In the movie "Camelot," King Arthur, distressed by the duties of his kingship , asked his boyhood teacher Merlin what to do to cheer himself up. Merlin's answer, "Learn something," provided the panacea Arthur needed. At Bunker Hill Community College's Learning Center, an educational Camelot if ever there was one, the advice to students as well as kings is the same -- learn something -- and in your own way, at your own pace.
The advice is backed up by one of the most extensive self-paced, individualized learning programs in the United States.
The learning center at Bunker Hill must be viewed as a delivery system for offering individualized, personalized curriculum. It is not just a resource center writ large on a community college campus, with library, audiovisual materials, and media production facilities.
The center structures and monitors the learning experience for students, employing continuous enrollment and continuous student advancement, through set developmental and college credit courses. Student progress is measured on a unit-by-unit basis. It individually tailors for each student a modular mix of teaching and learning styles that leads toward successful completion of a given course in an open period of time.
The "Merlin" here is Dr. Elizabeth (Betty) J. Tenore. As comfortable with the learning theories of Aristotle, Ignatius Loyola, and Erasmus as she is with the more contemporary views of human behavior posited by B. F. Skinner, she demonstrates, in even the briefest acquaintance with her, a deep- seated conviction that "the educational system should be able to respond to the needs of each student on an individual basis."
And if there is one educational tenet that is sacrosanct at the center, it is that not all students can learn at the same rate and in the same way.
"Learning rates are as identifiable as fingerprints," she says, so an institution should "place control of the pace of learning where it best belongs, with the student."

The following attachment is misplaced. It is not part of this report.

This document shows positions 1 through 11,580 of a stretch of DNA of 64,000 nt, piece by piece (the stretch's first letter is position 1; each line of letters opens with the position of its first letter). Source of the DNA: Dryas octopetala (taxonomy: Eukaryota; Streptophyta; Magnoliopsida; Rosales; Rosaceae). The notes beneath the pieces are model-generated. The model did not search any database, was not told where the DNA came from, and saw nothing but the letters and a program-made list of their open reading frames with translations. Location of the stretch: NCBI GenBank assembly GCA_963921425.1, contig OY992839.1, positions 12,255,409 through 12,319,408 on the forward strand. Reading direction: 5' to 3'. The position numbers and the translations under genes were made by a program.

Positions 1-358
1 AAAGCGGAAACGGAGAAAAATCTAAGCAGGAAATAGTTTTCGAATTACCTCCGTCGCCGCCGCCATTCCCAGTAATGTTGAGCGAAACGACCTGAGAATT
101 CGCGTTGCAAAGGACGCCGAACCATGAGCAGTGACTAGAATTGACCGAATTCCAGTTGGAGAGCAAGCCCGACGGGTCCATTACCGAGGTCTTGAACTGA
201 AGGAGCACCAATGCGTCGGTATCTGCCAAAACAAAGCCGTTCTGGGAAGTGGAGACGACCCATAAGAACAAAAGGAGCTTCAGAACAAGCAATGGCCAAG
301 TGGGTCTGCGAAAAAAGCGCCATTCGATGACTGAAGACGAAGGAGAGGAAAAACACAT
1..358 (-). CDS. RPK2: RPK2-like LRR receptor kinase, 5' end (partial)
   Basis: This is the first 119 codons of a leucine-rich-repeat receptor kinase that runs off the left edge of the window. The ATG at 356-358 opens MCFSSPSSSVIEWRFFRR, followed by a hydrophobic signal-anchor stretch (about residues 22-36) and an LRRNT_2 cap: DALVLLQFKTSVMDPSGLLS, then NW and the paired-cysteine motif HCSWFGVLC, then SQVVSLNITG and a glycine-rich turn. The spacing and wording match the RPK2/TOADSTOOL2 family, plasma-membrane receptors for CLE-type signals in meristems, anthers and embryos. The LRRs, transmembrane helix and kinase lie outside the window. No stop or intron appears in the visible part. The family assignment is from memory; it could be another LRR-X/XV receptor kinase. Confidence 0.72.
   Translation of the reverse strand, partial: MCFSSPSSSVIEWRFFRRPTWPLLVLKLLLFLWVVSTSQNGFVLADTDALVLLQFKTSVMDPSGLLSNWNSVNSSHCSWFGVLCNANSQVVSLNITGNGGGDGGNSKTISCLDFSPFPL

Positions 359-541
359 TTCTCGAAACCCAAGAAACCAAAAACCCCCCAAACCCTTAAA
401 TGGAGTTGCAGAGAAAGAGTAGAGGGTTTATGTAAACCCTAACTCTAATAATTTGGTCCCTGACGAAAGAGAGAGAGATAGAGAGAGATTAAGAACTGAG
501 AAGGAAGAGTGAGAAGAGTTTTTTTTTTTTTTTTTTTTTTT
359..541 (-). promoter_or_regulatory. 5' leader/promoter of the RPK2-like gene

The center also operates on the idea that people like to learn and that continued learning is its own best motivation for more learning.
Eighty percent of the students at Bunker Hill are educationally disadvantaged. "The critical variable for our student," Betty Tenore says, "is time." That is why the learning center employs mastery learning. The concept is to separate the barrier of time from learning. It places control of this critical factor in the hands of its students through self-paced learning modules. You study until you "master," and not for a set period of time.
The learning center is geared to serve four types of student needs:
* A complete course with credit toward a degree independent of class time.
* Course enrichment assigned by teachers.
* Remedial instruction in math and English.
* Student enrichment not leading to a degree (my own status).
During the year 1979-80 about 1,700 to 1,800 students a month used the center. This is two- thirds of the regular student body at Bunker Hill. Not counting the capital outlay for the learning materials and equipment, but just the staffing and normal building maintenance, the center can serve a student for from $5 to $15 per contact hour.
The learning center may just be on the cutting edge of a significant change in the structure of education in America. Dr. Tenore feels that just as the traditional liberal arts student in the past was assumed to have taken a variety of basic courses, it can be taken for granted now that the well-rounded student will have been exposed to a number of different educational delivery systems, a mix of learning styles.